As the use of data grows in importance in running businesses, marketers are looking to use data to improve advertising and inform creativity.
“Businesses that have successfully integrated creativity and analytics have grown twice as fast as those that haven’t.”
As technology becomes more sophisticated, there are many more ways and tools that marketers can use to test ads’ effectiveness and performance, pre and post campaign launch. These include simple A/B testing for campaign optimisation to neuro ad testing to measure subconscious responses.
Still, not everyone believes that ad testing helps creative advertising. Many creative agencies feel that ad testing hinders the creativity process and has stopped many amazing ideas from coming to live.
Sometimes they are right, as ad testing methods may generate only conscious responses and we know that people respond to ads emotionally and subconsciously.
As Steve Jobs famously said, “It’s really hard to design products by focus groups. A lot of times, people don’t know what they want until you show it to them.”
Testing an animatic (not a finished ad) with a small group of audience may not necessarily give the idea the best chance to succeed. However, in a world of data, we should not stop ourselves by using data just because we are let down using the wrong approach or methodologies.
It is foolish for advertising agencies and marketers to resist integrating data into the creative process when it has been proven to help them achieve better results. Rather they should ask how they can leverage data to be more creative.
Many studies have shown and proven that creativity and advertising work in driving growth for business.
Creative is by the far the most important advertising element driving sales (47% contribution, way ahead of reach at 22%). It’s no surprise that highly creative ads have doubled the sales impact. (Nielsen Catalina Solutions, 2017)
Advertising testing isn’t a new practice. As early as 1910, leading advertising agencies have started conducting effectiveness tests of their ads by adding a return coupon in their magazine ads and checking the rates of coupon returns.
‘Whole-brain’ talent teams
The core of creativity is the idea. Ideas come from insights. Insights are informed by data.
If you think of the current creative process in an advertising agency, research and data only features at the beginning of the process and at the end when the client wants to test the concept. The creative teams very seldom get to meet the research teams who gather and interpret the data.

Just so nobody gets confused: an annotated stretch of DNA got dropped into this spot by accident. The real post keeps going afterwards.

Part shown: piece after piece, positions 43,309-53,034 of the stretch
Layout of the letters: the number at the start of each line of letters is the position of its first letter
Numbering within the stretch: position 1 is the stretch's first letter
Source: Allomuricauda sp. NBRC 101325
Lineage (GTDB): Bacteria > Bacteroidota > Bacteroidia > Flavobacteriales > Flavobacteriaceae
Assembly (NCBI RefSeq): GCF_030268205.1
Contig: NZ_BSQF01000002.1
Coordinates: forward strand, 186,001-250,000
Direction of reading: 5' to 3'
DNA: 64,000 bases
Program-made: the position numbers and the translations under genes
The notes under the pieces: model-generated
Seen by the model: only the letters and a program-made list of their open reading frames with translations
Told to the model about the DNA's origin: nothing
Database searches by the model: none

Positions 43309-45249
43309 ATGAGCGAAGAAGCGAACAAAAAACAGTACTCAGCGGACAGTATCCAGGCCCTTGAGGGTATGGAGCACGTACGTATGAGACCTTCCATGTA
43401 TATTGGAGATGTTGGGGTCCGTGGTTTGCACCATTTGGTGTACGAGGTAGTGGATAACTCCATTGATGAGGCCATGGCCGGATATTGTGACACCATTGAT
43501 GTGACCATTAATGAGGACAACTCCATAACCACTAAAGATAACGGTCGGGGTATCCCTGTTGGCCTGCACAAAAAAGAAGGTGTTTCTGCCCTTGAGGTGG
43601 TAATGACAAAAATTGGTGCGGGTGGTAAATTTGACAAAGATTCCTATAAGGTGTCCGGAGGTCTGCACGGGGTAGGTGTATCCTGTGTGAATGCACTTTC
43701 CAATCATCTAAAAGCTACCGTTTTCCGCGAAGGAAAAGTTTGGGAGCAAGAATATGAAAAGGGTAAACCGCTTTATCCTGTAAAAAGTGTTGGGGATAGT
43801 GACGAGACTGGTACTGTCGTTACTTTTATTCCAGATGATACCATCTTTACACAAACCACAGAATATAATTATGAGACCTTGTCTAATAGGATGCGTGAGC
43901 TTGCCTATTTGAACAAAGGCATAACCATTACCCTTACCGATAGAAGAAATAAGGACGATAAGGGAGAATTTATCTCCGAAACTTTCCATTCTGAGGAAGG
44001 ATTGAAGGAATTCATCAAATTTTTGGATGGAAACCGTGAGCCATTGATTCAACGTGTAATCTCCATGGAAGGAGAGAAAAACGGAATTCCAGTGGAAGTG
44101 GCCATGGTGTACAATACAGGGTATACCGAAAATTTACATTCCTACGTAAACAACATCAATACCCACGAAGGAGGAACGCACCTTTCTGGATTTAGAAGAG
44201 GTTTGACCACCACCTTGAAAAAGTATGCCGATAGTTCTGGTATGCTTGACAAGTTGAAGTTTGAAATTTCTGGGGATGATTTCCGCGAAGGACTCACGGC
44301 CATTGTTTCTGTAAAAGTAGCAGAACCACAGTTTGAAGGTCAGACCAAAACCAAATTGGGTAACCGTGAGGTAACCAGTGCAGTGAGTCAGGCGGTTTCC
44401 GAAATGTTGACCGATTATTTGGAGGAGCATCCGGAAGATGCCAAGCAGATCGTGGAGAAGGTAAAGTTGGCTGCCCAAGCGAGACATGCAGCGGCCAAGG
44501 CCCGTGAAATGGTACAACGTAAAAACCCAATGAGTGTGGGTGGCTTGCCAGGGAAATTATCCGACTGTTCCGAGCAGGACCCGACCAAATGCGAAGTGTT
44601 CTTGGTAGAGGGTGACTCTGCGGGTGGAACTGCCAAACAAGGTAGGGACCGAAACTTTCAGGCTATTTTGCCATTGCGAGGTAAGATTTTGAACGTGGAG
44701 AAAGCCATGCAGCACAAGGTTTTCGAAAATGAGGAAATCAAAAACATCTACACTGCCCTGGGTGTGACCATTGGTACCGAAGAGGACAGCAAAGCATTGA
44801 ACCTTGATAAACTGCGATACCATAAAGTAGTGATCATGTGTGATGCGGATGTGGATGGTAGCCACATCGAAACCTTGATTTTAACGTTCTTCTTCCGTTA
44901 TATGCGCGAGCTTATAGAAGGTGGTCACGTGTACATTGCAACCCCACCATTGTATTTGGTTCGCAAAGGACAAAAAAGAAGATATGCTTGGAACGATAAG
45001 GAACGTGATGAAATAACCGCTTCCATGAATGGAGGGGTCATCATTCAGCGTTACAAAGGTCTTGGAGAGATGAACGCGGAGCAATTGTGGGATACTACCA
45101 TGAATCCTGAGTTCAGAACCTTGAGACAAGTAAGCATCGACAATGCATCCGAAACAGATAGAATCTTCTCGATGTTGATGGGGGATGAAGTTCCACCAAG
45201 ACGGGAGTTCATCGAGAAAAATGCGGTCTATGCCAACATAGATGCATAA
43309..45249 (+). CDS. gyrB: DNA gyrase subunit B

Why is there a wall between research (data) and creative teams?
Creative teams need to understand how and where they can get data and what the data really says and researchers should understand how creative teams use their data to create solutions and outcomes for the clients.
Both sets of talents should be in the briefing, the review and the presentation because both parties should determine the outcome. If agencies actually put data teams with creative teams together to define a process where they both can contribute to creative solutions, I believe you will find a new way of working that will lead to sharper ideas.
Agile and iterative research approach
Research is used pre and post the creative process and is not integrated into the creative process, usually because of lack of time, budget and the many different parties involved.
What if research and data is in-baked into the creative process where there are more frequent research and data gathering done at every step to help:
- ● Diagnose the key problem and opportunity
- ● Test the strategic hypotheses
- ● Test creative concept
- ● Test creative executions
- ● Track outcome and learning
However, this kind of process can only be done if research can only be executed cost- effectively and with quick turn-around times. With online access to audiences, this is possible if agencies are disciplined and value audience’s feedback to help them be more effective.
Testing the right stimulus
Too many times, we are testing unfinished creative executions, hoping that consumers, who are not in the advertising industry, can understand the intended outcome of the idea. It is no wonder that many creative concepts do not test well.
We should be using data to guide creative thinking and provide guard rails, rather than to find faults in the ideas. With check-ins at every step of the process, by the time marketers get to creative concept testing, they should already know they have diagnosed the right problem and that their strategy is on the money. Theoretically, by that stage, the creative concepts developed should have a high chance of performing well.